Dear Danielle: How Do I Improve My Skills?

Dear Danielle: How Do I Improve My Skills?

Dear Danielle:

What do you recommend we do to keep on track and improve our skills? Conferences (online or in-person), classes? Do you have personal recommendations of some? —Stephanie Bateman

Great question!

A lot of times people will take classes willy nilly. They aren’t sure what they need so they sign up for anything and everything that comes along in case they might need those skills some day.

Or they’ll fall prey to manipulative marketing that tells them such-and-such are the “hot skills” that ALL clients need and if you don’t know how to do this or that, you won’t be as valuable, or you won’t be able to charge as much, or you will otherwise be a failure or just a “generalist.” (Complete BS and I hope you are smart enough not fall for those kind of sleazy sales tactics and messages.)

I’m a HUGE proponent of lifelong learning and always being in curiosity mindset! But going about things that way can get expensive fast, you may end up not even needing to use the skills you learned this way, and it’s the worst way to determine how to support clients.

Here again is where having a target market can really keep you focused and save you a TON of time, energy and money, all of which you have finite stores of and need to be smart about where you invest them. 😉

When you have a target market, you know what kind of work you do for clients, how their businesses are run, what their common goals and objectives are, and you can get training to elevate, improve or modernize your skills accordingly. Let your target market needs and the work you do for them determine where you spend your skills training and continuous learning time and dollars.

For example, if you work with attorneys, learning all the various e-filing ropes is a wise investment of your time and attention because that’s knowledge that’s of great use in your support work. If you don’t work with bankruptcy attorneys, taking bankruptcy training would not be a good use of your time and attention. See what I mean?

Also, remember that just working with clients keeps you on your toes. All the time that you are working with them, you are learning new skills and improving upon existing ones as you learn new and better ways of doing things and new tips and tricks for the tools and software you use.

I think conferences can be fun, and they’re certainly good for networking, meeting new people and forging bonds and maybe learning some snippets. It’s really a personal preference, but I haven’t ever seen or attended any conferences that imparted any real learning. That’s not to say you shouldn’t  attend them. You may get some valuable business learning. I just doubt that you’re going to get the kind of skills training we’re talking about here. That’s not really the function or purpose of a conference.

It’s better to take skills training when the need arises, when you see there is going to be a meaningful use or purpose in your business and for your target market in the immediate future. That is, sort of like I mentioned above, you can waste a lot of time and money just taking classes you only think you might use later on. So, it can be a way to manage and be more discerning about where you spend that time and money by letting your business and client needs dictate any skills training you decide to take. You’ll take to and retain what you learn much better this way, and it will certainly help take the pressure off you thinking you have to learn everything RIGHT NOW.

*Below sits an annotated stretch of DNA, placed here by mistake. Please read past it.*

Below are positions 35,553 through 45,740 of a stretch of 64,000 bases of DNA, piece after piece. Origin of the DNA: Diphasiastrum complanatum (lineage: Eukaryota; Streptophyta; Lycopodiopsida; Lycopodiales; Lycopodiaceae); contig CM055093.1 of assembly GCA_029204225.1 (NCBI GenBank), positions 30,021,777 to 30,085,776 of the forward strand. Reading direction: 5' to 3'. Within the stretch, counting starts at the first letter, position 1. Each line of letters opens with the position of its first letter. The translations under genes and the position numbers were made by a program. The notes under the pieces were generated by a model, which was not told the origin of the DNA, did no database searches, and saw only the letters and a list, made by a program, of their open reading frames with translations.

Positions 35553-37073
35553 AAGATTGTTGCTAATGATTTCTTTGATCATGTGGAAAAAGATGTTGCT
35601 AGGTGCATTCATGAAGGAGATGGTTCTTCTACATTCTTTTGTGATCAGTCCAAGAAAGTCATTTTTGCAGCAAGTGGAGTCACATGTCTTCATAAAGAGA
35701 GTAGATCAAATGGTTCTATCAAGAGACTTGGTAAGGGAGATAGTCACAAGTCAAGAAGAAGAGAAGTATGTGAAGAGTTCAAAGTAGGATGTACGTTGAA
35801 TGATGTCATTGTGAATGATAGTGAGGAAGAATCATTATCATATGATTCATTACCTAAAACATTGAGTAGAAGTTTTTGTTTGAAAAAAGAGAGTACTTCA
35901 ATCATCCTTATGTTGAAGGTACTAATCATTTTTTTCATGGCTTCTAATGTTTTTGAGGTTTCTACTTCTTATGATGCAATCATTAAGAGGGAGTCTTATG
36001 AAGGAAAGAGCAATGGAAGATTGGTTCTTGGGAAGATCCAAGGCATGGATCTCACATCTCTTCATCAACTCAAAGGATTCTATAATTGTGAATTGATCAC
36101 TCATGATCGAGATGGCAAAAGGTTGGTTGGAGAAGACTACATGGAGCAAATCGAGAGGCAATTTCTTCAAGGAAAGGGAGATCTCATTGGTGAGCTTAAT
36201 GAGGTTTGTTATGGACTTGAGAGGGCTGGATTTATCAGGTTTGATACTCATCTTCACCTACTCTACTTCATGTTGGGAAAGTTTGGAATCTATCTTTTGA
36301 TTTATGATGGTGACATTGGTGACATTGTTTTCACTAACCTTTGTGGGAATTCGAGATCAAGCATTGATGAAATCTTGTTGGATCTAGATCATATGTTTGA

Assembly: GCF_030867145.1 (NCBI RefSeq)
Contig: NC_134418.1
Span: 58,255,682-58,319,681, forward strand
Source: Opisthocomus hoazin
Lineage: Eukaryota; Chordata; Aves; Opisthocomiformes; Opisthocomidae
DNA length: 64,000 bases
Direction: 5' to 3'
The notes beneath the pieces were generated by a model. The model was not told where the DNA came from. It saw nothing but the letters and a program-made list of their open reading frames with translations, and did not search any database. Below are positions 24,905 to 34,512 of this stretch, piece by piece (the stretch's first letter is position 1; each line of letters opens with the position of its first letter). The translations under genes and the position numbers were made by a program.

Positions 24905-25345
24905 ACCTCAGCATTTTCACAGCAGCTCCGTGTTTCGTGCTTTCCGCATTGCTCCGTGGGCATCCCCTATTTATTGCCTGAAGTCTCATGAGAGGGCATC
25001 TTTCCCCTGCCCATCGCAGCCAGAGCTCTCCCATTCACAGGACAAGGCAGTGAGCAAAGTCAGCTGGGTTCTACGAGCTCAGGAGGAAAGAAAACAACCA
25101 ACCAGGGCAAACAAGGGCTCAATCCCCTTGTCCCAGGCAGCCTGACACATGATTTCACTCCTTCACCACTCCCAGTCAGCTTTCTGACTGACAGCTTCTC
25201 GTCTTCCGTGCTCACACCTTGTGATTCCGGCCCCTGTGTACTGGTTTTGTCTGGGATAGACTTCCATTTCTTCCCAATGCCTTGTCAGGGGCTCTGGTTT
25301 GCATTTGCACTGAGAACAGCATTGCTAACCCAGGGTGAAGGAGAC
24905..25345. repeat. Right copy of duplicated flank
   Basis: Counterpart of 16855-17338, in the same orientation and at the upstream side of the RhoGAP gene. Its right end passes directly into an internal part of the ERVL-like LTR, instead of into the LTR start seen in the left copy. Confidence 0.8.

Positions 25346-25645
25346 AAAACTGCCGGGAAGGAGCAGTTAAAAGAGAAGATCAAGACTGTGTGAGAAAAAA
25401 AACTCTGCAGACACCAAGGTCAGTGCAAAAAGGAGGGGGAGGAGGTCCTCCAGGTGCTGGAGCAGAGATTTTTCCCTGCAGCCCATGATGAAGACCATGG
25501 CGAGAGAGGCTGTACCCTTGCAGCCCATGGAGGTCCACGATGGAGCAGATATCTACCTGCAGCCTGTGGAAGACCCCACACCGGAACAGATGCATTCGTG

Looking at things from another angle, it can also be energizing to take certain skills training just because it interests you and you get joy out of it.

For example, I really enjoy learning the ropes of video editing. Maybe it’s due to my love of filmmaking, but I just love putting video together and learning how to use editing tools to create nicely polished and professional transitions and effects.

I have not used this skill for any clients as yet and it would be a side, project type offering anyway (this would never be something they would get included in their administrative support, but rather be charged separately since it is both project work and a completely separate service and skillset). But the energizing effect it has on my creativity carries over into my business. Those things that enrich our spirit enrich our businesses by proxy. And there’s everything good about that!

Personally, I tend to do a lot more self-taught learning, at least in the beginning. I enjoy figuring things out myself. But even then, there comes a point in my learning curve where I need the help of someone more knowledgeable to attain higher expert levels or when I need to learn something faster than I can figure it out on my own. That’s usually when I take a class.

So keep in mind that self-paced, self-study is an option as well. There are all kinds of online, free and paid training and tutorials options out there for just about everything you’d like to learn.

The main thing to remember is this isn’t something you need to be stressed about at all. I find that everything always falls into place just as it’s meant to. Take what you need, when you need it. Take what you enjoy. Ignore the rest.

Hope this helps!

One Response

  1. Stephanie Bateman says:

    Thanks Danielle!

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